Opponents of the looming SAG-AFTRA Health Plan cuts have hit back at SAG-AFTRA over the leadership’s accusations that the opponents are spreading “misinformation and fear.”

In a message Sunday morning, the SOS Health Plan said the Dec. 4 message from the union’s official SAG-AFTRA Communications’ account is “deliberately misrepresenting the Health Plan Crisis.”

“They insist that the truth is paramount. We agree. Let us guide you through the five misleading points put forth,” the group said.

The conflicting messages came in the wake of a  federal class-action suit, with 91-year-old Ed Asner as lead plaintiff. The action, filed Dec. 1, sued the health plan and its trustees, estimating that the plan changes — announced in August to go into effect in January — will eliminate coverage for 11,750 of 32,000 participants, including 8,200 seniors. The suit alleges two counts of breach of fiduciary duty, one count of engaging in a prohibited transaction and one count of failing to disclose information material to plan participants. The SAG-AFTRA Plan has said the suit is without merit.

In its message, the SOS Health Plan disputed the union’s assertion that trustees had no other options except to cut services and eligibility: “There were options: Direct more money into the Health Plan through recent Contract Negotiations. (2019 Commercials, 2019 Netflix and 2020 TV/Theatrical); Change the premium structure; Add a new option with a higher earnings threshold; Use our reserves for their intended purpose: To mitigate the consequences of an emergency, in this case, the Pandemic.”

The opponents also took issue with the union’s assertion that “Senior Performers are not losing their healthcare coverage; they will continue to have Medicare as their primary insurance, as they do today.”

SOS Health Plan said in response, “Seniors absolutely will be losing their SAG-AFTRA Healthcare coverage,” and noted that it was “a decades-old legacy SAG benefit and SAG-AFTRA benefit upon which seniors based their retirement, which assured life-long secondary health coverage for participants and their spouses over 65 with 20 or more pension credits,” which has now been eliminated.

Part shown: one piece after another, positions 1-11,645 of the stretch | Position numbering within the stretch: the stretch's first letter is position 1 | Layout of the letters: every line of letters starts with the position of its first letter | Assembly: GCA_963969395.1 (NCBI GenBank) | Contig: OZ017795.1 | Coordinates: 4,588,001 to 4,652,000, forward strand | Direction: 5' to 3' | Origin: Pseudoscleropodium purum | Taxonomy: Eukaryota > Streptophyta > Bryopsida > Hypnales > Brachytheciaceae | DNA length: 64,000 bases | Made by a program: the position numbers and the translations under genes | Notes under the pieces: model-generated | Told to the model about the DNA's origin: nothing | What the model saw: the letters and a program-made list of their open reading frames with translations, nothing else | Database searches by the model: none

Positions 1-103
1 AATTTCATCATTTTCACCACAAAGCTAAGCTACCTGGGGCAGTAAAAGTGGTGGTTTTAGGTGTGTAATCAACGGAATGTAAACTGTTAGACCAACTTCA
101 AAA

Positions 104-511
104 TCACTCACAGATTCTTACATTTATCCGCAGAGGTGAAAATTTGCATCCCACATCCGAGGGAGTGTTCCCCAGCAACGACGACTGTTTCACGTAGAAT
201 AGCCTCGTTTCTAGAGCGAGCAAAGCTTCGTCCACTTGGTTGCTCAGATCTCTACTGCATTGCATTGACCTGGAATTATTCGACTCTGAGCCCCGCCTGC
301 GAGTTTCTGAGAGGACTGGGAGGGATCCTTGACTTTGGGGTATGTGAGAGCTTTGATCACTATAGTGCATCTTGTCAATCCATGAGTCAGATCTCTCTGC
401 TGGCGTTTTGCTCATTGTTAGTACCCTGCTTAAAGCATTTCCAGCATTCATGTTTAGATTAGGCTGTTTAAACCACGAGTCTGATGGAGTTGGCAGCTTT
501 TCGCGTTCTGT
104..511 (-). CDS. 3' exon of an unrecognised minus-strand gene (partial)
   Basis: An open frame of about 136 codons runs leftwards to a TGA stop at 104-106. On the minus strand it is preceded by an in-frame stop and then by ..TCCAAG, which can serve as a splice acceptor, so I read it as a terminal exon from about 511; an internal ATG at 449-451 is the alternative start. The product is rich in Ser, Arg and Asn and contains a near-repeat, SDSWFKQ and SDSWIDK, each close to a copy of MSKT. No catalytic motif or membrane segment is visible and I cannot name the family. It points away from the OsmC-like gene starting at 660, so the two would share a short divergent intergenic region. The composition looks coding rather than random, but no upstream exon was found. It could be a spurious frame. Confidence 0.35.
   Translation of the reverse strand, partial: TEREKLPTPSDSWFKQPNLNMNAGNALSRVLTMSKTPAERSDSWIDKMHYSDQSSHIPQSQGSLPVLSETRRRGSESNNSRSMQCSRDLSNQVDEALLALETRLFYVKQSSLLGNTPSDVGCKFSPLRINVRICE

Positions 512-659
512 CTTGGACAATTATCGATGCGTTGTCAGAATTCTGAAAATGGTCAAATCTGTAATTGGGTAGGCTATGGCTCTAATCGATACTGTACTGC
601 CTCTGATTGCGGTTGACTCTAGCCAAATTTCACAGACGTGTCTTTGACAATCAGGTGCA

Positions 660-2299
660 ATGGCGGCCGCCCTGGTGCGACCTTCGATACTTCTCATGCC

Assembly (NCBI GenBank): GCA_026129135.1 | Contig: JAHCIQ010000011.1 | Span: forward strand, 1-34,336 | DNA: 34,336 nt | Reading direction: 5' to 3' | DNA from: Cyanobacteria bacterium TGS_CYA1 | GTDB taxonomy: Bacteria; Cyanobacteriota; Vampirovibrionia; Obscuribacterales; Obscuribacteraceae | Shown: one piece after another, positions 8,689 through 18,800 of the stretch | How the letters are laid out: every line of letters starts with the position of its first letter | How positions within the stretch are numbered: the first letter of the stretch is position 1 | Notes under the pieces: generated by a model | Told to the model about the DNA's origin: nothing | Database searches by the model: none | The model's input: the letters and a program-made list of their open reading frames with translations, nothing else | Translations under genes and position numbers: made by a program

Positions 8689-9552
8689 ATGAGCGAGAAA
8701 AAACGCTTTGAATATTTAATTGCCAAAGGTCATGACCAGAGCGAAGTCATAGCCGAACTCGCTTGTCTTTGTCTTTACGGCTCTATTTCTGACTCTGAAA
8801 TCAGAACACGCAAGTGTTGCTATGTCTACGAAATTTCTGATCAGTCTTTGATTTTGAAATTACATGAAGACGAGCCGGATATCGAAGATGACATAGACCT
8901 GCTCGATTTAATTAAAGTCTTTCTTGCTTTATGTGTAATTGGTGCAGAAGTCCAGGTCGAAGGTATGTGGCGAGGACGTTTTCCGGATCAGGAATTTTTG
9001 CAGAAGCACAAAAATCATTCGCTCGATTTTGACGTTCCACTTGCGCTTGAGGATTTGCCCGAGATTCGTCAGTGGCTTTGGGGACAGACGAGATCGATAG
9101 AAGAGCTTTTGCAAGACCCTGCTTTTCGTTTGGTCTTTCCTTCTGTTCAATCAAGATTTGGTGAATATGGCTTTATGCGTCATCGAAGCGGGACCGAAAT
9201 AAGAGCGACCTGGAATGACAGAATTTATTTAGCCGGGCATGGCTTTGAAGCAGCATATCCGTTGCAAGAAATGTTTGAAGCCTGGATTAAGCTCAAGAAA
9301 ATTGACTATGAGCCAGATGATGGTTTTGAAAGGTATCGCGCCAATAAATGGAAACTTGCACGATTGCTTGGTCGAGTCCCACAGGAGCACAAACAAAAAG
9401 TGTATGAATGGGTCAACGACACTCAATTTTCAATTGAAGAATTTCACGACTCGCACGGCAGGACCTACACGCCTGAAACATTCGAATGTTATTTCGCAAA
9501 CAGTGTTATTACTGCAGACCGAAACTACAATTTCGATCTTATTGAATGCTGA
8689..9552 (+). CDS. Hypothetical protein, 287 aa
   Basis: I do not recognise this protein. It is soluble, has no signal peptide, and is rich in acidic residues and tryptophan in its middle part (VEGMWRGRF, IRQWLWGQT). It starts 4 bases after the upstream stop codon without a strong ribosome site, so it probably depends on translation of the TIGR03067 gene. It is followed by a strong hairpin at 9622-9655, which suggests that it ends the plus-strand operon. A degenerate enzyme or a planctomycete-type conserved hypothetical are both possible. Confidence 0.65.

“Despite being provided with a Health Reimbursement Account Stipend, members over 65 with Medicare as their primary insurance will be forced to choose a secondary plan from the marketplace that may not be comparable in coverage or price to the SAG-AFTRA coverage,” SOS Health Plan said. “Senior performers over 65 taking their pension will now be in grave danger of losing their SAG-AFTRA primary Health coverage because their residuals will no longer count as credited earnings. Senior performers will now only be able to use their sessional earnings to qualify. That current qualifying threshold is $25,950.”

SOS Health Plan disputed the union’s assertion that “Spouses aren’t getting “kicked off” the plan: “Spouses are getting ‘kicked off” the plan,” the group said. “If a spouse’s employer offers health insurance, that spouse must take that plan as primary, even if it’s more expensive and has inferior benefits. Spouses of living participants over 65 with 20 or more pension credits will be losing their SAG-AFTRA secondary insurance, along with the actual participant.”

“Members with 20 or more pension credits were promised their widowed spouses would have lifetime SAG-AFTRA secondary health coverage at 65, until remarriage or demise,” SOS Health Plan said. “That promise has been broken. Spouses over 65 also are losing their SAG-AFTRA primary coverage when their participant spouse loses coverage because residuals are no longer credited.”

SOS Health Plan also criticized the reduced cost COBRA safety net available specifically designed to help ease the transition for many participants, saying the coverage costs between 54% (for an individual) and 213% (for a family with two or more dependents) more than the previous Plan II coverage.

The union insisted in its Dec. 4 message that the trustees had no other choice except to make the cuts: “The idea that premium increases or higher employer contributions alone could have fixed the Health Plan is simply wrong. The root of the problem is the exorbitant cost of healthcare — a problem made worse by our industry’s production shutdown due to the pandemic crisis. The cost of healthcare remains a top issue for Americans, and the SAG-AFTRA Health Plan is not immune from this and other economic forces. Structural changes were required to put the Plan on a secure footing now and into the future.”

In response, SOS Health Plan said, “In their email, SAG-AFTRA conflates sound observations with utterly misleading assertions. We agree that healthcare costs and the industry shutdown are massive problems. But, the root of this plan’s problems is poor management.”

Asner’s suit asserts that the SAG-AFTRA Health Plan Trustees knew soon after the SAG and AFTRA health plans merged in 2017 that the health benefit structure was not sustainable.

“What has led to ‘anger and frustration’ are the draconian changes that harmed thousands of Participants,” SOS Health Plan said. “In 2017 SAG and AFTRA Health Plan Participants were assured the new SAG-AFTRA Health Plan would ‘be financially sustainable for all members for years to come’ and merging the Plans would ‘strengthen the overall financial health of the Plan while ensuring comprehensive benefits for ALL Participants.'”